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Car safety vs savings: Readers' answers will surprise you

2014-11-10 13:36

FAILED CRASH TEST: A screenshot of crash test footage, released by the Global NCAP, shows the Datsun GO failing its front impact safety test. Image: Global NCAP

CAPE TOWN - Early in November 2014 Wheels24 reported that the Global NCAP (New Car Assessment Programme), called on Datsun to withdraw its Go hatchback from the Indian market because it scored zero in tests for basic safety features.

The Go was launched in South Africa in October 2014 but Datsun is not the only automaker listed by the safety watchdogs as having failed crash tests.

In January 2014 five top-selling small cars failed the first Global NCAP crash tests for Indian cars - source of the SA-retailed Go. They were India's best-selling Suzuki-Maruti Alto 800, Tata Nano, Ford Figo, Hyundai i10 and Volkswagen Polo (You can view crash test footage of all the models mentioned at the end of the article).


A News24 home page poll drew 18 728 votes after asking readers whether vehicle safety features and crash test ratings influenced their car-buying decision.

WATCH the Datsun Go crash-test video!

Most (9658) said vehicle safety was a primary concern selecting "Yes, I want the best protection". Most tellingly, 7545 respondents said "it all comes down to price". Does this mean that thousands of car buyers would forgo safety systems in favour of a cheaper alternative?

Only 1535 respondents said they were not bothered about vehicle safety.


Nick van den Berg said: "80% of cars on our roads don't have airbags or anti-lock brakes. My Bantam and Corsa don't have either. We survived 60 years without these money-making schemes and we can for a further 160 years."

Jak Keyter said: "So you want BMW-class safety in a R90k car? Let's not be unrealistic. If you buy a new car for under R100k, (unfortunately) you shouldn't expect too much."

Gottlieb Von Schneider said: "Blame the manufacturers for this. It seems they feel SA lives are worth far less. With the way we behave there's some merit in that!"

Lawrie Sathekge said: "It's just that South Africans are very vulnerable, we shouldn't be trading with countries such as India. Everything they produce is of lesser quality, just like copy-cat China."

Jaco Nel said: "Ja but it's cheap. I'm going to get one. Just don't crash."


The Datsun Go is available in SA in two versions - an entry-level unit priced at R89 500 and a R99 500 variant. Neither has airbags or anti-lock brakes, not even as an option. Datsun told Wheels24 it planned to review these (and other) safety features in the near future as part of a model upgrade.

Wheels24 contacted Datsun South Africa's general manager, Des Fenner, for comment on whether the GNCAP results would affect local buyers/owners.

Fenner said: "The Datsun Go meets required local vehicle regulations in India and South Africa and was developed with a strong intention to deliver the best-adapted solutions for local conditions, from best-in-class braking and good visibility to durability, seat comfort and reduced motion sickness – all being taken as a package aiming to decrease potential risk of road accidents.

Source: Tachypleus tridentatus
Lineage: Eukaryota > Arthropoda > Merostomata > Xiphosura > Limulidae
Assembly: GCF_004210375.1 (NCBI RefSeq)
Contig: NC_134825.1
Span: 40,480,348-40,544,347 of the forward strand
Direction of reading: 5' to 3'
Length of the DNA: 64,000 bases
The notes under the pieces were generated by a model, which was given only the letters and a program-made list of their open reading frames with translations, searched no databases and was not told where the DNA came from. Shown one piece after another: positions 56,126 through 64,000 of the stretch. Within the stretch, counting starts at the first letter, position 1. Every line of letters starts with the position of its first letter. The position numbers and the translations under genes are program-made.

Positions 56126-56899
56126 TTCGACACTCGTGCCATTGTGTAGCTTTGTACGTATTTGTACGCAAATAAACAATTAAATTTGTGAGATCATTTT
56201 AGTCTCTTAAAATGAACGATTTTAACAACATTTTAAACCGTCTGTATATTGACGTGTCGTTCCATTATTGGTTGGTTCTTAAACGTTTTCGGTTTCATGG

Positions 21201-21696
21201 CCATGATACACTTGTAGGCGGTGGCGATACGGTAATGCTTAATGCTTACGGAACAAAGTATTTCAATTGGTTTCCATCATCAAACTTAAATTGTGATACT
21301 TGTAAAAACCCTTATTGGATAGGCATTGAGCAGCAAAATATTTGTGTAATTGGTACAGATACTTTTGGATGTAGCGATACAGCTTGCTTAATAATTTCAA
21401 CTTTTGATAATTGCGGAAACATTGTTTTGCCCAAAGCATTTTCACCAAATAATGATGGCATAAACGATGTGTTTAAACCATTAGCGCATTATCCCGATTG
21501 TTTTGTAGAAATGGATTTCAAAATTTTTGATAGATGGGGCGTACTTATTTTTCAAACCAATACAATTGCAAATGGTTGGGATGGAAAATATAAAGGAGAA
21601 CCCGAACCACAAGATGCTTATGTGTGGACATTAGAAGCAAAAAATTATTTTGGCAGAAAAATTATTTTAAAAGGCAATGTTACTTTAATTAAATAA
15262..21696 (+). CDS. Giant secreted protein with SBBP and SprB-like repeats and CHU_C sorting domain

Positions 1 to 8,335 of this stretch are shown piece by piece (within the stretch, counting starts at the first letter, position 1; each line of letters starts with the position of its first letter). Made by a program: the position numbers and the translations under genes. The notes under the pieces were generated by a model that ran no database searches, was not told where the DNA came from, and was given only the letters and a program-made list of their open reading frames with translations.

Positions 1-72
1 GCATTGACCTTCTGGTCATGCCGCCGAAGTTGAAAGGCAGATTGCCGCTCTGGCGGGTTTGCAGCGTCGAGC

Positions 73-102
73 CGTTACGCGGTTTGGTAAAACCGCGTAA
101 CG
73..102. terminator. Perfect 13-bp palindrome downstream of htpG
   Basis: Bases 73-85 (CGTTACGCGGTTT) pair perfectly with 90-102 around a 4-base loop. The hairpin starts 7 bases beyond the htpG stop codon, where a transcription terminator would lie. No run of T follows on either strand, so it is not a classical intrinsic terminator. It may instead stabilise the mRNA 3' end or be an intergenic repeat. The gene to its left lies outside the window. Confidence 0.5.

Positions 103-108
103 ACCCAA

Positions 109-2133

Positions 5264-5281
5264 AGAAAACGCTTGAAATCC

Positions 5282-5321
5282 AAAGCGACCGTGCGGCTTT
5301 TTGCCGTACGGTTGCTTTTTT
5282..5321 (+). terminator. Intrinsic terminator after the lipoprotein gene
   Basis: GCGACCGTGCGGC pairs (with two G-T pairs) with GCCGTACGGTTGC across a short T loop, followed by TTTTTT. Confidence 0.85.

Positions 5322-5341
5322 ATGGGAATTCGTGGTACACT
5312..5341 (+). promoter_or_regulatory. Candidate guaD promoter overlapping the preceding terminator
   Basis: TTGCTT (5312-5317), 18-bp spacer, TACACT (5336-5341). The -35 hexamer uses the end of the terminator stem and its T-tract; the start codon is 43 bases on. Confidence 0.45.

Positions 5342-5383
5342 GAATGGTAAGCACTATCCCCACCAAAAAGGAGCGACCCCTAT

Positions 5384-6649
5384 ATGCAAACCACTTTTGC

"Automotive regulation standards in fast-growing countries are constantly evolving and, as a global manufacturer, we may confirm that we are willing to adopt as well as help evolve vehicular safety standards."

Wheels24 reader, The Fox 5366, had the following to say in response: "You have to feel sorry for Datsun, actually. Manufacturers make cheap rubbish products all the time and we just live with it.

"You might complain if your R100 kettle stops working but ultimately nobody died because of it. Car safety is a far more emotive issue because the costs of cars' failings are more directly felt and more dire. It's a slippery slope, though, because if we force all car manufacturers to produce 'safe' cars are we also going to force all manufacturers of cheap knives to ensure that people cannot stab themselves during a catastrophic failure of the handle?

"Ultimately then... sorry Datsun, your car is rubbish, but it's not your fault. You designed it to be as cheap as possible and it's still the buyer's responsibility. What I disagree with is the automakers calling patently unsafe cars 'safe' in their marketing materials, so we may well need proper independent ratings of all cars' safety included on their windscreens right there alongside their fuel consumption (even though that's still faked sometimes).

"If you the consumer then buy a cheap car with a Z- safety rating, you only have yourself to blame when the possible happens. At least you didn't get conned into believing a marketing scam, with no legal recourse."

Click here for full Datsun Go safety test results

Click on the links below to view Global NCAP Indian model crash tests:

Suzuki-Maruti Alto 800

Tata Nano
Ford Figo
Hyundai i10 
Volkswagen Polo

How important is vehicle safety in terms of your car-buying decision? Email us and we'll publish your thoughts on Wheels24.

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